Pages: 43-49 | Published: 3/1981 | DOI: 10.1111/j.1540-6261.1981.tb03533.x | Cited by: 47
The efficiency of the Canadian‐U.S. exchange market for the current float is examined more extensively than previously. Semi‐strong‐form tests which admit the lagged spot rate as a predictor are considered in addition to the standard weak‐form test. These stronger tests reject the joint null hypothesis of an efficient exchange market and no risk premium for the period ending in October 1976, although not for the entire period. For almost every year the current spot rate provided a better forecast of the future spot rate than did the current forward rate.
Pages: 51-60 | Published: 3/1981 | DOI: 10.1111/j.1540-6261.1981.tb03534.x | Cited by: 69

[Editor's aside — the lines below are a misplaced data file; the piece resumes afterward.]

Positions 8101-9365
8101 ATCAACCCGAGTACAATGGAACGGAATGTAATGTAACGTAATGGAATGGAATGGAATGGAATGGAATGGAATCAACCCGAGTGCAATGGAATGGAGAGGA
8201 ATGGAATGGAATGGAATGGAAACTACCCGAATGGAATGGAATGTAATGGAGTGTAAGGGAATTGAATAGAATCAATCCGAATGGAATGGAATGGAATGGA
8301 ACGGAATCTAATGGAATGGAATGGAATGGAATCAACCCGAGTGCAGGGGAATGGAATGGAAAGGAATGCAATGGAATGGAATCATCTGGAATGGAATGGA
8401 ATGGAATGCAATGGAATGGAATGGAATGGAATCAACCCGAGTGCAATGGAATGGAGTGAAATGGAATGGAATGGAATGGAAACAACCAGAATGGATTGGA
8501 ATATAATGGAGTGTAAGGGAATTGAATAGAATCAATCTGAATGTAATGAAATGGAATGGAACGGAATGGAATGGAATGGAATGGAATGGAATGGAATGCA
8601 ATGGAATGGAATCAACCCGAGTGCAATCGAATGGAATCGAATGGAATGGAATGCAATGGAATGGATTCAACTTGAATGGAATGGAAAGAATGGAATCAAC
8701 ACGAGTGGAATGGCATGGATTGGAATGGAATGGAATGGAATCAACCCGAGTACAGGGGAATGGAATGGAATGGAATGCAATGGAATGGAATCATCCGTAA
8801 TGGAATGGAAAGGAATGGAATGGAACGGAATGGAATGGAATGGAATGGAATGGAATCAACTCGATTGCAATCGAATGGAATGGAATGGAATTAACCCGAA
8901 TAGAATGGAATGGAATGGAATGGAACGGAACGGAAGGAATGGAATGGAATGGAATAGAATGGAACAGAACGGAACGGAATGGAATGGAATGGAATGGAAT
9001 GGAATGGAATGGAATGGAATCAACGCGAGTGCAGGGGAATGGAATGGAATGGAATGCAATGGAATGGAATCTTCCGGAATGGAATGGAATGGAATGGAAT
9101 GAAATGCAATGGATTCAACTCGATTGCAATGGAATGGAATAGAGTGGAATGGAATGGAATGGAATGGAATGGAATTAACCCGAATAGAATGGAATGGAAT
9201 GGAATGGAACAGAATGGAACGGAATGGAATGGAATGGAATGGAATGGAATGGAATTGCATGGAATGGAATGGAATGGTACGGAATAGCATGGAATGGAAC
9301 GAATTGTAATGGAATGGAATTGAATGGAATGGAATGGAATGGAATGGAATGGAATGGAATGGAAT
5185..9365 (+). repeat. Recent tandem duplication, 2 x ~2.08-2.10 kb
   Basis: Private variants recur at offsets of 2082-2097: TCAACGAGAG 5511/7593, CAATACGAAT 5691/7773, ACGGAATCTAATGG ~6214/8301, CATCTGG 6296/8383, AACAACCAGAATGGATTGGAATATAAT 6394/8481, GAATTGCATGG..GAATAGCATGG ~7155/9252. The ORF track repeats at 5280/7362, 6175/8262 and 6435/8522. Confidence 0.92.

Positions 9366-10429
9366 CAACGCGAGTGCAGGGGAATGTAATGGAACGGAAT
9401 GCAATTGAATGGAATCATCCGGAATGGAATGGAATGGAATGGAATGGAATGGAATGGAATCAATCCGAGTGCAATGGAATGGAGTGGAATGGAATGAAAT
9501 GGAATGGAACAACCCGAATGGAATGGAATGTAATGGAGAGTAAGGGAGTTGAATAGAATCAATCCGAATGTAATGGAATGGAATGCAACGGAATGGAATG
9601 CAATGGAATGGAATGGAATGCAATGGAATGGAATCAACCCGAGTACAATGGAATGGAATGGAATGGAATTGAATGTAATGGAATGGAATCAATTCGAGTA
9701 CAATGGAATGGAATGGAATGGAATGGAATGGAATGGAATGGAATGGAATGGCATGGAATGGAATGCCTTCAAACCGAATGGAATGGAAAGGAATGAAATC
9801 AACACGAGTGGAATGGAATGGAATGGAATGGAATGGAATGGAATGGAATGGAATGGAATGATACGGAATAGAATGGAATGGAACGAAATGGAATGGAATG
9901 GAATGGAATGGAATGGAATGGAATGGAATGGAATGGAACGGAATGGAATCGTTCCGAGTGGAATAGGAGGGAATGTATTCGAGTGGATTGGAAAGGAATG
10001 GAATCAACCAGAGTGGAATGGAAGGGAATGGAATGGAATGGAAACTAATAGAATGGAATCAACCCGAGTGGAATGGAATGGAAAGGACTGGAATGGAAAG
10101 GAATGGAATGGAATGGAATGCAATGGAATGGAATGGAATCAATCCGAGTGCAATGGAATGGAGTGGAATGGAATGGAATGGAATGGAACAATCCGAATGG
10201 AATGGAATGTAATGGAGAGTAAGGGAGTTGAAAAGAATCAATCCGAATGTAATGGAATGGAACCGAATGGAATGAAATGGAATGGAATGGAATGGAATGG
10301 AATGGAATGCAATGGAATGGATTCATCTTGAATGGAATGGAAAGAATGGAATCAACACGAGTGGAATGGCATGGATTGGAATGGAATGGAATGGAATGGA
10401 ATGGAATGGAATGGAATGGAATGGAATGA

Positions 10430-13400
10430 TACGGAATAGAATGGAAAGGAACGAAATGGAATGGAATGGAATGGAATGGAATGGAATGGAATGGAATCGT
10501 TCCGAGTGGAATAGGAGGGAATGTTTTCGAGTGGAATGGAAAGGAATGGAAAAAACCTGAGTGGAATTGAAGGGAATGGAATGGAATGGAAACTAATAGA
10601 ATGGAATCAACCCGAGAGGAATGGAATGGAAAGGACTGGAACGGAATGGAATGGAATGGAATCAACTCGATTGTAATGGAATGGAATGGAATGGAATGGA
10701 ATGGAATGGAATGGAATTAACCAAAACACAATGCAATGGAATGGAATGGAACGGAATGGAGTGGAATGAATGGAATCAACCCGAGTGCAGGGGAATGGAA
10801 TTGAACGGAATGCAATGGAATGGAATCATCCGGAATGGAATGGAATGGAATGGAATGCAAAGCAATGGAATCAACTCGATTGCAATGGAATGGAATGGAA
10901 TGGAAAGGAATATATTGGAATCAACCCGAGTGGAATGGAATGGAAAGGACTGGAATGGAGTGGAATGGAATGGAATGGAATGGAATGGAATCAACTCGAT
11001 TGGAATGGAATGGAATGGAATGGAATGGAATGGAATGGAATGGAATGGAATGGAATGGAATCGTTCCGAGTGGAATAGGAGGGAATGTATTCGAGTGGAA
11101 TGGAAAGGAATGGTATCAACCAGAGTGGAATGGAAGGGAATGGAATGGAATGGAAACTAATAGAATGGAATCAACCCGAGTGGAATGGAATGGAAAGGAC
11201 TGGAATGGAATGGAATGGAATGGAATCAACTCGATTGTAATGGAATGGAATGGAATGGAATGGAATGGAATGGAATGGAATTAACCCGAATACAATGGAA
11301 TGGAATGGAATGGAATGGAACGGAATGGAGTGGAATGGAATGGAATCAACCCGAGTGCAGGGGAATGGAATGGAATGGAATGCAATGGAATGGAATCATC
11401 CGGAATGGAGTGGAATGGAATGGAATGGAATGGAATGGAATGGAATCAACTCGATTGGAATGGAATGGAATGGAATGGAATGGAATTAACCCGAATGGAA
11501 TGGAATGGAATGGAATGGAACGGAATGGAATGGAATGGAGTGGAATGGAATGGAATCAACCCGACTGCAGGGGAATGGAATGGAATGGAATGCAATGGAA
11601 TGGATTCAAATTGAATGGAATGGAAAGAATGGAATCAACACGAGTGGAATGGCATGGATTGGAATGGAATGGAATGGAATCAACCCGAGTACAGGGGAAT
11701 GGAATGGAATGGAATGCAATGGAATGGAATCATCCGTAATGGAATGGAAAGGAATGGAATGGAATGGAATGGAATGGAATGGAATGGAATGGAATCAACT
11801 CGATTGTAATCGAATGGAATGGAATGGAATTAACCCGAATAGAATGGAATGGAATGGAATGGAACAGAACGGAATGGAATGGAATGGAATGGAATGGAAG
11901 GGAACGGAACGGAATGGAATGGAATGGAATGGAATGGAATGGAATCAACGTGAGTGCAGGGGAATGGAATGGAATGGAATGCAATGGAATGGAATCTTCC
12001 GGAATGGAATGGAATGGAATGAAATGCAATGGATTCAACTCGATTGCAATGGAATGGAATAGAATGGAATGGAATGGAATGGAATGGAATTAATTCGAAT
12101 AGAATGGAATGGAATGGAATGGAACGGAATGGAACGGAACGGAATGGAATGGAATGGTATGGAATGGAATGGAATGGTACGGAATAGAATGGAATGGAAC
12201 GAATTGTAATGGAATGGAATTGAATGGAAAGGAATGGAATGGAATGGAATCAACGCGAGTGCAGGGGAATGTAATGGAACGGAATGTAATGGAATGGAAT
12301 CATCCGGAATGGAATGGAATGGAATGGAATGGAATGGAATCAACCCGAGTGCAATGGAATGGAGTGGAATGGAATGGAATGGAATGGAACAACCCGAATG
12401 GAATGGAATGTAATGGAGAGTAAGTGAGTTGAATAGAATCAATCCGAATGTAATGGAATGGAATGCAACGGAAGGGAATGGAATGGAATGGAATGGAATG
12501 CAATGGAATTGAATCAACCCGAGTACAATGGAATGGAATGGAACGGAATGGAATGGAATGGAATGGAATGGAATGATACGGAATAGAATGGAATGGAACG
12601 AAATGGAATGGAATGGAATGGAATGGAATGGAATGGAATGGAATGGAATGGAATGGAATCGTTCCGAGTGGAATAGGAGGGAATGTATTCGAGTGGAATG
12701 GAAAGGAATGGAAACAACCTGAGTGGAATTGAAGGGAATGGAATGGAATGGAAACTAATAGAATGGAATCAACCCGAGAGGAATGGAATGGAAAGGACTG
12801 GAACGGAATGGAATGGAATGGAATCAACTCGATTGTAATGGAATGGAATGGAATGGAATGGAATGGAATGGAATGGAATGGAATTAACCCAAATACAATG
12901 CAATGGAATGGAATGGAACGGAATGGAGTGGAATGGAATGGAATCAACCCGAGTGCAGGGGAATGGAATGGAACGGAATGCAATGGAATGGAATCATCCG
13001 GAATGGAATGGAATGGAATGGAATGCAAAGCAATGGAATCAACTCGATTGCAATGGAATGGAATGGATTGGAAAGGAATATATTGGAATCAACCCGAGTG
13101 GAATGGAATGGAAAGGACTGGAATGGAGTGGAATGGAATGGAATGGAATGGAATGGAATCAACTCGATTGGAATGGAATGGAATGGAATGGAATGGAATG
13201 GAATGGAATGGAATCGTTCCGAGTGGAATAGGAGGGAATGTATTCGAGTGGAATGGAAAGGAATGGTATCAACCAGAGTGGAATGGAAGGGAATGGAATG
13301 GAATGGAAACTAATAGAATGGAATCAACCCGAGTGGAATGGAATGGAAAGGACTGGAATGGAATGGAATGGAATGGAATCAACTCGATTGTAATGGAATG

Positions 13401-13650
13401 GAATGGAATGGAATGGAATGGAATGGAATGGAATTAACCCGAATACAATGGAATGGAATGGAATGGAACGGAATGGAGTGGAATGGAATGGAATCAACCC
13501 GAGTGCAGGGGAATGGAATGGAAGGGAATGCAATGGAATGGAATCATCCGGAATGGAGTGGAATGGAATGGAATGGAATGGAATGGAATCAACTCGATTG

STEPHEN A. BUSER, ANDREW H. CHEN, EDWARD J. KANE
This paper seeks to explain the combination of explicit and implicit pricing for deposit insurance employed by the FDIC. Essentially, the FDIC sells two products—insurance and regulation. To span the product space, it must and does set two prices. We argue that the need to establish regulatory disincentives to bank risk‐taking is the heart of the controversy over the adequacy of bank capital and that the ability to close risky banks before exhausting their charter value (i.e., the value of their right to continue in business) stands at the center of these disincentives and in front of the FDIC's insurance reserves.
Pages: 61-79 | Published: 3/1981 | DOI: 10.1111/j.1540-6261.1981.tb03535.x | Cited by: 1
RICHARD J. KENT